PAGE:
Inland Fisheries Ireland (IFI) successfully prosecuted Irish Water at Portlaoise District Court for the discharge of deleterious matter into the Clodiagh river last year, causing a significant fish kill.
More than 3,000 fish died over a 4km stretch of the Clodiagh, a tributary of the Tullamore River. This consisted mainly of trout, but included salmon, lamprey, minnow and stoneloach. The fish kill was as a direct result of a chemical discharge from the Irish Water plant in Clonsalee, Co Laois.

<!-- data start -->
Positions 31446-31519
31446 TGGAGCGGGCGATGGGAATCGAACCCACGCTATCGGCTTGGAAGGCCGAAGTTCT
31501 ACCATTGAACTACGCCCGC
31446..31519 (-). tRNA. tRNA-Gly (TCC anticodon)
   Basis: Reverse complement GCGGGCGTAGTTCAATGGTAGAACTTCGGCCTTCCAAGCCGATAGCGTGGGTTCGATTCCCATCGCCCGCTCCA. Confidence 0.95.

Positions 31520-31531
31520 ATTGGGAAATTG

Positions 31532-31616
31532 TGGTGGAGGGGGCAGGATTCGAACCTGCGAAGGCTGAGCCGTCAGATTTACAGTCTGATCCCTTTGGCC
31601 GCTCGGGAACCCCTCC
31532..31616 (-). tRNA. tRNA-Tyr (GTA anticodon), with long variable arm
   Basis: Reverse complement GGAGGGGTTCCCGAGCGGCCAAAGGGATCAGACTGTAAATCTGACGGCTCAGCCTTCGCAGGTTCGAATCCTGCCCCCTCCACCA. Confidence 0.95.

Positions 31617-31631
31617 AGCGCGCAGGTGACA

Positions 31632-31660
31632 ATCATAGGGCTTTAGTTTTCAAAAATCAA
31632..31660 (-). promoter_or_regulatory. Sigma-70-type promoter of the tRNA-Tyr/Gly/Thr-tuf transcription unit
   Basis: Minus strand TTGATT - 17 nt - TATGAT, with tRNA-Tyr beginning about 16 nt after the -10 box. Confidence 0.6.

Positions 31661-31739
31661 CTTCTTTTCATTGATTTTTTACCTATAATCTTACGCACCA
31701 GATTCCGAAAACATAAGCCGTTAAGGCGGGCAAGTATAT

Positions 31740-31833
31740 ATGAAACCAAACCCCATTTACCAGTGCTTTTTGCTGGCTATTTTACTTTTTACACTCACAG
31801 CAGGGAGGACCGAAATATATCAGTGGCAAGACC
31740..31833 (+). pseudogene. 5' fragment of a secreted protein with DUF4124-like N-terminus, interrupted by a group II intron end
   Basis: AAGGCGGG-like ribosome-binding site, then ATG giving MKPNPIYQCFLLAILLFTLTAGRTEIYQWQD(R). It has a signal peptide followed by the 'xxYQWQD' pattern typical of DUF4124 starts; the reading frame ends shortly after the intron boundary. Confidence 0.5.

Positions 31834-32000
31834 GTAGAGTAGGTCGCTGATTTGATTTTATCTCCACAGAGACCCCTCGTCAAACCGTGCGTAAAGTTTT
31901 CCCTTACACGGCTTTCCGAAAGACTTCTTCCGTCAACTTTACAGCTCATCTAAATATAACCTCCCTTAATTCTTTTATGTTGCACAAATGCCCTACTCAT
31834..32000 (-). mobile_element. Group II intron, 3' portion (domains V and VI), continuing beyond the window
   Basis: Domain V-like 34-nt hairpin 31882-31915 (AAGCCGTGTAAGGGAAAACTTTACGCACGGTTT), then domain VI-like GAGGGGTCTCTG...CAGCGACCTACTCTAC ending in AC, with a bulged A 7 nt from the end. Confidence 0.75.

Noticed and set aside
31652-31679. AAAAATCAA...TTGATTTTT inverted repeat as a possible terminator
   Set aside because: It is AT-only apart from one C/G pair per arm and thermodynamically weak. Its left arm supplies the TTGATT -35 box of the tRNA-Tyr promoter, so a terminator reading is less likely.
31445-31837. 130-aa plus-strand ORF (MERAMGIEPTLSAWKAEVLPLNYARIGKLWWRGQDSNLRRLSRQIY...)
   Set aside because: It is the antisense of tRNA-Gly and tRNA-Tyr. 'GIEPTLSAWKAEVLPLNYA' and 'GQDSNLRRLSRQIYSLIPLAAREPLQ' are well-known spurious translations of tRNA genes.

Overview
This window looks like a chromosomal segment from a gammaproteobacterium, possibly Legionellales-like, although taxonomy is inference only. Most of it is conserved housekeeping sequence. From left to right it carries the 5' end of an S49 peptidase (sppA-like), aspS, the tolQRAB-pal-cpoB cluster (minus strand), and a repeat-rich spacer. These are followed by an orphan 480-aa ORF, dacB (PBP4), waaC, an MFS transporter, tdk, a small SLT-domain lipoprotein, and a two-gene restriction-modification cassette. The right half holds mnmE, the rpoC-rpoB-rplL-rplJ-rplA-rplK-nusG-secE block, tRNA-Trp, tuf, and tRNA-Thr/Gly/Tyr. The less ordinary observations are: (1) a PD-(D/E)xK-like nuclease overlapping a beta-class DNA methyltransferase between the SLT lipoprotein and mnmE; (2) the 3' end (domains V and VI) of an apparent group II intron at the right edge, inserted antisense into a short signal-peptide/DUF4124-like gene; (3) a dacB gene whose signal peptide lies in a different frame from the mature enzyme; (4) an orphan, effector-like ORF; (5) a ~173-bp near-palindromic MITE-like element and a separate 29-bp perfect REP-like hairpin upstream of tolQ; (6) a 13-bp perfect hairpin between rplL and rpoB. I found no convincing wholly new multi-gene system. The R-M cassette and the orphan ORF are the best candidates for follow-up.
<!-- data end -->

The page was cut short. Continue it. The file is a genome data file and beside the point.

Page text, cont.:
Judge Catherine Staines ordered Irish Water to pay IFI’s legal costs of €5,016 and to cover the full cost of rehabilitation works downstream of the incident area.
“This was a serious pollution incident which will take a considerable number of years for the river Clodiagh to recover,” said the IFI’s Amanda Mooney.
About the Clodiagh River:
The best of the brown trout fishing along the Clodiagh River is from Rahan to the junction of the Tullamore River; the best of the salmon fishing is in a stretch downstream of Rahan, and the salmon usually arrive in July if there is enough water to bring them up.
Methods used here and fly and spin and open season runs from 1 March until 30 September.